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Not 'NZ' but 'New Land for me and my children'

"Not 'New Zealand' but 'New Land for me and my children' "

From left to right are: Peter Rubaduka, Emmanuel Rubaduka, His Worship the Mayor George Wood, Angela Rubaduka, Larry Rubaduka and Michelle Rubaduka (front).

Speaking at the recent launch of North Shore City's new Settlement Support initiative, were the Rubaduka family, refugee settlers from the central African nation of Burundi.

Now residents of Bayswater in North Shore, Emmanuel, Angela and children Michelle (8), Peter (14) and Larry (18), retold the story of their arrival in New Zealand having fled a refugee camp and a war that had already claimed close family members.

"It's the first time I'm not dreaming about grenades, or bayonets in my back - now I sleep, I wake up, I eat and I am satisfied," said Angela Rubaduka describing her family's new life in North Shore City. "For me it's not just 'New Zealand' but also 'New Home for me and my children'. "

Settlement Support North Shore has been established under a Department of Labour initiative, in response to the NZ Settlement Strategy, which aims to improve the settlement environment for migrants and refugees. North Shore City Council is the lead agency for North Shore city. Its key roles are to facilitate the strengthening of relationships between the many and varied community service organisations and central government agencies involved in settlement in the North Shore City area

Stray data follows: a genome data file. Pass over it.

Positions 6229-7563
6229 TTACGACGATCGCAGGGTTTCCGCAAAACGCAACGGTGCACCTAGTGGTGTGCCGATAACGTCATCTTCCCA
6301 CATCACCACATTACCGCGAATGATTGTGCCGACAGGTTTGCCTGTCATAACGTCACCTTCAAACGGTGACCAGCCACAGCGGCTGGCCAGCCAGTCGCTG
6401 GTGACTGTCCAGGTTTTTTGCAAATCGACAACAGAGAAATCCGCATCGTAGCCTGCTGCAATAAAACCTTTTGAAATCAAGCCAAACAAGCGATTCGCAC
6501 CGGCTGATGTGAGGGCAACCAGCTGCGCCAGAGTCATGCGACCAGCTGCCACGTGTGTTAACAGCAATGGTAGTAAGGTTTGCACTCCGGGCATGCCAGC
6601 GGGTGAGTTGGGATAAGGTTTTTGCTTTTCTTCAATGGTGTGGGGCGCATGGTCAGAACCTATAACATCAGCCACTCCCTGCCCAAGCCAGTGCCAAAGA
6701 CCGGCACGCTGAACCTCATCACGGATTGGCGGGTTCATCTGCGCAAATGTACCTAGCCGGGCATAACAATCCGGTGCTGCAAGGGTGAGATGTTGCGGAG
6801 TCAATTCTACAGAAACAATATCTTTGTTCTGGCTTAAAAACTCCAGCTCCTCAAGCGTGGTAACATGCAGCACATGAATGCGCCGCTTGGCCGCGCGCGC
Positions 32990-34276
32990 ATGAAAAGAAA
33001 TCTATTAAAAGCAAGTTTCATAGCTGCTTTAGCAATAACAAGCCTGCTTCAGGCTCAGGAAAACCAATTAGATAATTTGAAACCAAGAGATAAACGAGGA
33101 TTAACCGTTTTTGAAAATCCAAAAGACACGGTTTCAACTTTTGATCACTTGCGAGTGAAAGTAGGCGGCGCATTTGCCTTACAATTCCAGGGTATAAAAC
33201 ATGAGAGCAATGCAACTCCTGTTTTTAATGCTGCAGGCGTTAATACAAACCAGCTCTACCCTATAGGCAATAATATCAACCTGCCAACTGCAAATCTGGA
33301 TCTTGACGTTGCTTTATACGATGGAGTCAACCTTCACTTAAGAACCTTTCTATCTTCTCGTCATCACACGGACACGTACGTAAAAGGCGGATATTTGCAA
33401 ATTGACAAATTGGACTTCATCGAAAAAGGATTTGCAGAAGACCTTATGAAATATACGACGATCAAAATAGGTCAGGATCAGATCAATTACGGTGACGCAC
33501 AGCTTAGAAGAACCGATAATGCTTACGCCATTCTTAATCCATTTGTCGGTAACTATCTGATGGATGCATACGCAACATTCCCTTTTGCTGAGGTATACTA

Historically, settlement services in New Zealand have been provided by a range of government and non-government agencies, and have not always been well connected. In response, Government launched the New Zealand Settlement Strategy in 2005, which is now being implemented by other lead agencies such as local authorities, around the country.

The Rubadukas expressed their gratitude to New Zealand, the immigration service and the 'welcome' they received at Auckland Airport.

"In Burundi we had learned to fear authority, but the immigration man who greeted us just said 'Welcome to your new home' - it was so powerful to my heart," said Emmanuel Rubaduka.

At one-tenth the land area of New Zealand Burundi's 6 million plus residents make it Africa's most densely populated country. It has suffered civil conflicts, the latest stretching over a decade from 1993 during which more than 200,000 Burundians died.

However, the Rubaduka family expressed concern at the difficulty of finding basic and relevant information once they had arrived in Northcote from the Mangere refugee centre.

"There was no place we could go to ask for help, or to find work - we didn't know what to do," says Emmanuel, who is studying social work at Massey University's Albany campus. Emmanuel was deeply thankful for the assistance his family received from the Northcote Baptist Church who he said provided them 'physical, emotional and spiritual support'.

North Shore City Mayor, George Wood, pointed to the economic value and social diversity that migrants and refugees contributed to the city, and confirmed a new commitment to help achieve 'good' settlement outcomes.

"We are a nation of migrants, with 20% of our 210,000 population born outside New Zealand," says George Wood. "Everyone benefits from the skills and resources that migrants bring. Those who settle successfully are able to make a significant contribution to economic growth and become part of our local, regional and national communities. The key, is 'successful settlement'," he says.

Addressing the community organisations and central government agencies that provide settlement services to migrants and refugees, the Mayor warned that success would not happen overnight and would only happen with shared belief and open communication.


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